By GCN Staff

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Engineers monitor the smart grid at Florida Power and Light

Nation's first smart grid goes online in Florida

The first full-scale smart grid is up and running in Florida, networking 4.5 million smart meters and more than 10,000 other devices.

The $800 million project by Florida Power & Light was completed last week, with the promise of fewer and shorter power outages and lower electric bills for customers, MIT Technology Review reports.

Many utilities have been installing smart meters and other components of a smart grid — parts of FPL’s grid have been operating for more than a year — but this is the first time it’s all been tied together, the article said.

The system uses smart meters that have replaced traditional meters in homes and businesses and use radio frequencies to communicate with automated feeder switches and other devices on poles and power lines, FLP’s Bryan Olnick wrote in a post on the utility’s website.

FPL, which serves 4.6 million customers in south Florida, said some of the benefits of the grid  include:

  • Real-time information on the health and performance of the electric grid.
  • Ability to identify outages and diagnose their causes so FPL can restore power faster.
  • Verification when power is restored.
  • Early warning of power issues to enable rerouting electricity around trouble spots, thus confining outages to smaller areas.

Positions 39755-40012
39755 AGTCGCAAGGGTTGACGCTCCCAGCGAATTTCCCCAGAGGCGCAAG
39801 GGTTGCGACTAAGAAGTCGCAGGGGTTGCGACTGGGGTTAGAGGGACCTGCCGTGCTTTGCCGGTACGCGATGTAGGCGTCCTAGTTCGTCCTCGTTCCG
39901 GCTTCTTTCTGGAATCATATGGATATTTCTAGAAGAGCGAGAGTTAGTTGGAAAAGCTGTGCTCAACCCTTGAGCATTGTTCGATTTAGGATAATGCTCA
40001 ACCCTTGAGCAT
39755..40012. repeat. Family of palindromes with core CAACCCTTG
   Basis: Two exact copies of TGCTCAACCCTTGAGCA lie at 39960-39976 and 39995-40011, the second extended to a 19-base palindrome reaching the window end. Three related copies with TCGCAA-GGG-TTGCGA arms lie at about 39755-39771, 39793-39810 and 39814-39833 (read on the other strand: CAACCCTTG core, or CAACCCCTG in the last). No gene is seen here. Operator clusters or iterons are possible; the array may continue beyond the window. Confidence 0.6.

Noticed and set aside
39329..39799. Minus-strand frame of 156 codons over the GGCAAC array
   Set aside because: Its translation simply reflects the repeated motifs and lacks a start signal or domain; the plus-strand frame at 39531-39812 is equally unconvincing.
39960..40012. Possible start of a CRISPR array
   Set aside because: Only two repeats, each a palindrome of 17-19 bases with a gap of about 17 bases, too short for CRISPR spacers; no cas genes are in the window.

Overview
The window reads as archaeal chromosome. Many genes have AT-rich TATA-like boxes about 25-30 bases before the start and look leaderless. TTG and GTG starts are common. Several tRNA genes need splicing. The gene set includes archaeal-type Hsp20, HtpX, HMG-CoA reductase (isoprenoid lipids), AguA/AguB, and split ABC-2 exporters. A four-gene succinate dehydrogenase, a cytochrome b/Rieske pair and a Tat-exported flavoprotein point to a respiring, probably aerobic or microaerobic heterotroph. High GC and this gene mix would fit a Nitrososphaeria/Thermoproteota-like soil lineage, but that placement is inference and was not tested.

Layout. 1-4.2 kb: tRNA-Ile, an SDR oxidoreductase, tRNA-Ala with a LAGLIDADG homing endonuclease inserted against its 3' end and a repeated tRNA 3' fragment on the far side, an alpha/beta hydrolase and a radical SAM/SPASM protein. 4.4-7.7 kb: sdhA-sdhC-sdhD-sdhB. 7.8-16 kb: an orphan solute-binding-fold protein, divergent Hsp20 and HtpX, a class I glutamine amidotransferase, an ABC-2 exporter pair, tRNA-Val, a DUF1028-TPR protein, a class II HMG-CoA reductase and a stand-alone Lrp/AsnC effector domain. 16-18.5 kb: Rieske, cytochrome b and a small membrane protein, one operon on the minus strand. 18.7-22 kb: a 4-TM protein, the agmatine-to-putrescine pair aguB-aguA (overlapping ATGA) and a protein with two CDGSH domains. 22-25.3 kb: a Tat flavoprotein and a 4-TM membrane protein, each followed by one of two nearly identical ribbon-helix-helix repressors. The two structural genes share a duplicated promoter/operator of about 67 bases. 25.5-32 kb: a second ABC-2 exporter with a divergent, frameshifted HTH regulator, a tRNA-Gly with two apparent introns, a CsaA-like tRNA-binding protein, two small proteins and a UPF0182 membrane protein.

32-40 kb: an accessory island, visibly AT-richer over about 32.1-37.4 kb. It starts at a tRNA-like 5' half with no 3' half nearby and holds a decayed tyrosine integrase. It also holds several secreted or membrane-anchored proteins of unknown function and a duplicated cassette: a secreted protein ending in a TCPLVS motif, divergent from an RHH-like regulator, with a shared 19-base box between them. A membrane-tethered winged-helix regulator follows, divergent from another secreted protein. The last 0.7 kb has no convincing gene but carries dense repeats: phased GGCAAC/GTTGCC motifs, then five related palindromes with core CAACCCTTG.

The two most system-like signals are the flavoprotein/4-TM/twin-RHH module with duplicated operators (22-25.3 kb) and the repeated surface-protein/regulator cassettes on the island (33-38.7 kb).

• Remote communications with FPL through advanced technology.
  • Greater information for FPL customers about their energy use so they can make smart decisions about conserving electricity.

"This technology truly is transforming how we create, transport and deliver electricity," FPL president Eric Silagy said at an event marking the project’s completion. "While we're marking important milestones today, this is just the beginning.”

The development of a smart electric grid, providing a two-way flow of power and data, is a national effort prompted by the Energy Independence and Security Act of 2007. FLP was one of six utilities in the country that received a $200 million grant from the Energy Department for a smart grid, and began work on it in 2009. FPL provided the rest of the funding.

The National Institute of Standards and Technology has devoped a guide, Framework and Roadmap for Smart Grid Interoperability, to help with the effort.

Posted by Kevin McCaney on May 02, 2013 at 9:39 AM

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Reader Comments

Fri, Aug 2, 2013

I, too, am very curious about any cost savings to me, the customer. Millions of $ in grants, however, I do not see any cost savings to me

Fri, May 10, 2013

I've been using energy select system from a Florida power company for years, there are tiered rates and I can program automatic responses based on tier or time bases or even override for special circumstances. Complete control over my electricity use.

Fri, May 3, 2013 Puzzled

"The $800 million project by Florida Power & Light was completed last week, with the promise of fewer and shorter power outages and lower electric bills for customers...". I don't see that this is an sure thing, that consumers will have lower electric bills. It mentuions having metrics and dashboards that allow homeowners to smartly manage their energy usage. Will the average consumer understand the information presented, will the average consumer be able to make the smart choices from the information provided? (remember the UTILITY is the source of the information to make your "informed" decisions. And will the consumer be able to make real time changes to plans, undo changes aas needed, or are they going to make a longterm decision based upon a limited and filtered data set from the one party that has the most to gain? We won't even go into the security aspects (hacked data showing usage based upon occupancy) that are present here. Everytime we stop on attack vector, another opens up in the world of I.T. What will make this any different?

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